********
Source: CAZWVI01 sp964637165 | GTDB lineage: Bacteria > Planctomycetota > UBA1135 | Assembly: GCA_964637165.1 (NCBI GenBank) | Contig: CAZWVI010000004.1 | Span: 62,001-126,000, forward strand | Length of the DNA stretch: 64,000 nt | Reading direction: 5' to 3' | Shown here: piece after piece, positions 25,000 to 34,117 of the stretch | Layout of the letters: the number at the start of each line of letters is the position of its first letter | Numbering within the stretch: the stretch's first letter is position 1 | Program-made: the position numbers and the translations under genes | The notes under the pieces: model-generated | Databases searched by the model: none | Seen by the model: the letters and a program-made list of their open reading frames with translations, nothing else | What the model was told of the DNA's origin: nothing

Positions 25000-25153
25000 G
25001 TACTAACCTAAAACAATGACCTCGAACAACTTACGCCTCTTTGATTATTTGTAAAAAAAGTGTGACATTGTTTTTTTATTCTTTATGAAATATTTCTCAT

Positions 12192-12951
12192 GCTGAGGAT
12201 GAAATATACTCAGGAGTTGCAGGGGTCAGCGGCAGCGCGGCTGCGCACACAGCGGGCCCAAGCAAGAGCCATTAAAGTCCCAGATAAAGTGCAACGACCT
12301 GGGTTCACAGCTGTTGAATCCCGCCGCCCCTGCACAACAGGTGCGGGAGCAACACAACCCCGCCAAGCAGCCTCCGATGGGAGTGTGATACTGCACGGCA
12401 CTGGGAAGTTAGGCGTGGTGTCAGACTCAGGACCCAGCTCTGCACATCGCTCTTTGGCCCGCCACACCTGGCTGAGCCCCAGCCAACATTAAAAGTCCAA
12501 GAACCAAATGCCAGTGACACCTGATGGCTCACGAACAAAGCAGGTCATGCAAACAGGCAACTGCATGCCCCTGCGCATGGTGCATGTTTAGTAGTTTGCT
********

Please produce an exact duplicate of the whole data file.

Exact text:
Source: CAZWVI01 sp964637165 | GTDB lineage: Bacteria > Planctomycetota > UBA1135 | Assembly: GCA_964637165.1 (NCBI GenBank) | Contig: CAZWVI010000004.1 | Span: 62,001-126,000, forward strand | Length of the DNA stretch: 64,000 nt | Reading direction: 5' to 3' | Shown here: piece after piece, positions 25,000 to 34,117 of the stretch | Layout of the letters: the number at the start of each line of letters is the position of its first letter | Numbering within the stretch: the stretch's first letter is position 1 | Program-made: the position numbers and the translations under genes | The notes under the pieces: model-generated | Databases searched by the model: none | Seen by the model: the letters and a program-made list of their open reading frames with translations, nothing else | What the model was told of the DNA's origin: nothing

Positions 25000-25153
25000 G
25001 TACTAACCTAAAACAATGACCTCGAACAACTTACGCCTCTTTGATTATTTGTAAAAAAAGTGTGACATTGTTTTTTTATTCTTTATGAAATATTTCTCAT

Positions 12192-12951
12192 GCTGAGGAT
12201 GAAATATACTCAGGAGTTGCAGGGGTCAGCGGCAGCGCGGCTGCGCACACAGCGGGCCCAAGCAAGAGCCATTAAAGTCCCAGATAAAGTGCAACGACCT
12301 GGGTTCACAGCTGTTGAATCCCGCCGCCCCTGCACAACAGGTGCGGGAGCAACACAACCCCGCCAAGCAGCCTCCGATGGGAGTGTGATACTGCACGGCA
12401 CTGGGAAGTTAGGCGTGGTGTCAGACTCAGGACCCAGCTCTGCACATCGCTCTTTGGCCCGCCACACCTGGCTGAGCCCCAGCCAACATTAAAAGTCCAA
12501 GAACCAAATGCCAGTGACACCTGATGGCTCACGAACAAAGCAGGTCATGCAAACAGGCAACTGCATGCCCCTGCGCATGGTGCATGTTTAGTAGTTTGCT